The 2015 SCOTUS ruling, which split five to four along predictable ideological lines, resulted in Texas housing authorities creating a rule that LIHTC-financed housing should be built in “opportunity areas.” Projects cannot be proposed or built near heavy manufacturing sites, power facilities or high crime zones.

Texas housing authorities introduced new scoring criteria for where LIHTC projects could be built. The scoring is distinct from federal rankings, in that it looks not only at the income levels of census tracts but includes other factors, like proximity to desirable schools. Texas will not now permit a LIHTC project near an underperforming school (defined as one that falls below state standards two consecutive years). The state has even stricter criteria on awarding the nine percent credit.

TAAHP argues that the SCOTUS ruling and harder QAP scoring has not cooled LIHTC construction. The process of applying for LIHTC funding in Texas is “extremely competitive – oversubscribed typically eight to one,” says TAAHP representatives. And, per the new rules, the number of projects going into desirable neighborhoods has increased.

But the process hasn’t been perfect. In 2016, a year after the SCOTUS ruling, a court in Northern Texas dismissed another case ICP brought trying to prove disparate impact against the Texas Department of Housing and Community Affairs. Nor will the ruling overturn local zoning (although I’ve argued in Market Urbanism Report that restrictive zoning should be challenged before SCOTUS precisely on disparate impact grounds). As Paul Hancock and Andrew Glass write on the case, “While supporters of the disparate-impact theory may perceive the Court’s decision as a ‘win,’ the decision imposes significant limitations on the application of the theory, which provide an important benefit to defendants in FHA cases.”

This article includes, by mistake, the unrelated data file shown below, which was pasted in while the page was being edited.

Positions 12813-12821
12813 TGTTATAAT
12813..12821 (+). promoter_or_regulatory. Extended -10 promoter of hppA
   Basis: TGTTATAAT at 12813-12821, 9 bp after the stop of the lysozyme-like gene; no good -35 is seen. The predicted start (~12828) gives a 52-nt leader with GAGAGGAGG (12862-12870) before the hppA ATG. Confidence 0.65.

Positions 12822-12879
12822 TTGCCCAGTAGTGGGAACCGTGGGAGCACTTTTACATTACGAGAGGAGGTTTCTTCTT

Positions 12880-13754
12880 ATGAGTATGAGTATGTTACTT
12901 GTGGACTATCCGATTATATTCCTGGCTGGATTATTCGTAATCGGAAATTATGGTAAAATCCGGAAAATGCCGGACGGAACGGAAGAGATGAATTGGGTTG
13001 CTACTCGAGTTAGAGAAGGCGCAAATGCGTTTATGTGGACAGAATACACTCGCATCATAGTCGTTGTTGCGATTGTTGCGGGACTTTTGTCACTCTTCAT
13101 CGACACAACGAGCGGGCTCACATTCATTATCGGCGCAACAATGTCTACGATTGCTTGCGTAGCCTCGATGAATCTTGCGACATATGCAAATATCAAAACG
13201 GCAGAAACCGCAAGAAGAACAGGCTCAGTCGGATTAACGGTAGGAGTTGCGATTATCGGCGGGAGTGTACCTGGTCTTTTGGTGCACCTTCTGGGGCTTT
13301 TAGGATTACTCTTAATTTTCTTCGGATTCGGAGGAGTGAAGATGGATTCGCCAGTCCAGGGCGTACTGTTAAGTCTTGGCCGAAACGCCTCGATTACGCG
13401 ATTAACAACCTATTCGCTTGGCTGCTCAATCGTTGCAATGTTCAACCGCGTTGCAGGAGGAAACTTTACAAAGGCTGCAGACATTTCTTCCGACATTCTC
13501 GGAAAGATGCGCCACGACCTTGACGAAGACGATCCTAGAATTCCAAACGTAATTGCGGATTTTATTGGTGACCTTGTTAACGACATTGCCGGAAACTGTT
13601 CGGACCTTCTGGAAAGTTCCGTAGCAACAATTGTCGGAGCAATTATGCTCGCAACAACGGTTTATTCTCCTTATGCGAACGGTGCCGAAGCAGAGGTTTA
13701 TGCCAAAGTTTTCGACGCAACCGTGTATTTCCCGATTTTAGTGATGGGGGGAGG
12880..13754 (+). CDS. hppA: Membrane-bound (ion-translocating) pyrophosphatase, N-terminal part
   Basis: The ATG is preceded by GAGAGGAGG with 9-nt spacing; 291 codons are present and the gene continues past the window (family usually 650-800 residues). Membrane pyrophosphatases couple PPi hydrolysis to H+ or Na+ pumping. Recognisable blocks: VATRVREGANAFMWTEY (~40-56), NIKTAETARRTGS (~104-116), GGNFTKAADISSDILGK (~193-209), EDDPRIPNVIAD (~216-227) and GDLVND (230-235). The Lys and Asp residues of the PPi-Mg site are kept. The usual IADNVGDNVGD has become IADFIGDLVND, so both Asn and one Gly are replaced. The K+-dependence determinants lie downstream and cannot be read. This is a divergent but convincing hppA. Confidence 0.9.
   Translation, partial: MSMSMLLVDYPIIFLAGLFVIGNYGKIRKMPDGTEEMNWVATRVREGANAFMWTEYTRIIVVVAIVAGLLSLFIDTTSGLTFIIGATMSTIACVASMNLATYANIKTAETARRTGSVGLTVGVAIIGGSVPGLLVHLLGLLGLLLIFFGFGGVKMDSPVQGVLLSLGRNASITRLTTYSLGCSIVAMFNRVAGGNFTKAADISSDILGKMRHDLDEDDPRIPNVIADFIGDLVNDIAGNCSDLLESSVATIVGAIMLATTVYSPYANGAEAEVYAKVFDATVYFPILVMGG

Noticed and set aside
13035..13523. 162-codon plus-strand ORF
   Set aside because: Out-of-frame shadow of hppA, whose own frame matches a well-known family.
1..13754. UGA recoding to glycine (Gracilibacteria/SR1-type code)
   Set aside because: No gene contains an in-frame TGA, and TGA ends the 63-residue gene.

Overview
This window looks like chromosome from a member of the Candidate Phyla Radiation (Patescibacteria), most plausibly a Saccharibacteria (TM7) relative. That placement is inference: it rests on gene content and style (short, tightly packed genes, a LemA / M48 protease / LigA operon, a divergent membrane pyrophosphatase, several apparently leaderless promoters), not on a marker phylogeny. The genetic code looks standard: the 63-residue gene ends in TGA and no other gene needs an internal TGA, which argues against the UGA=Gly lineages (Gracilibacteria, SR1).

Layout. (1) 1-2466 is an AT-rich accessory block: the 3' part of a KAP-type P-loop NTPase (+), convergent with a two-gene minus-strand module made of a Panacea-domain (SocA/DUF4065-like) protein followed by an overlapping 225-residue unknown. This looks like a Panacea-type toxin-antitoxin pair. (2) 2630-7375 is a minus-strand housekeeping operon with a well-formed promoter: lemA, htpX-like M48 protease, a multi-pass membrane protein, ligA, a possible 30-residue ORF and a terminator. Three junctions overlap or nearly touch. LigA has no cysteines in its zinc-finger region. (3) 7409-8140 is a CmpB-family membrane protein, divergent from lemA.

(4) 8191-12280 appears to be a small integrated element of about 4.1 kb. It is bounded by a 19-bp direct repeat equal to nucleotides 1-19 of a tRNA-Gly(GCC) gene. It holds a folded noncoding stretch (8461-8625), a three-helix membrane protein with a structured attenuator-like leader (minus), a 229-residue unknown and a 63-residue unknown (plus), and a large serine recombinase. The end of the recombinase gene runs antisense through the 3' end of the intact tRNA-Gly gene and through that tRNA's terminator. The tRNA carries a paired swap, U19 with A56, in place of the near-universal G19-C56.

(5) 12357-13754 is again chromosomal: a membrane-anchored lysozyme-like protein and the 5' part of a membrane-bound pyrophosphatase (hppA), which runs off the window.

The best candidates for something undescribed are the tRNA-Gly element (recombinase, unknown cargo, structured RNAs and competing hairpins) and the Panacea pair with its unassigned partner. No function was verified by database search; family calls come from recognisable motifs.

While Texas faces affordability challenges, the newfound ability to build LIHTC units in diverse areas will help with its otherwise solid reputation for low-cost home production. Meanwhile, the factors that motivated the ICP lawsuit in Texas exist nationwide. Disparate impact may prove to be a useful litigation tool in other metros dealing with segregation and exclusion.

This article featured additional reporting from Market Urbanism Report content staffer Ethan Finlan.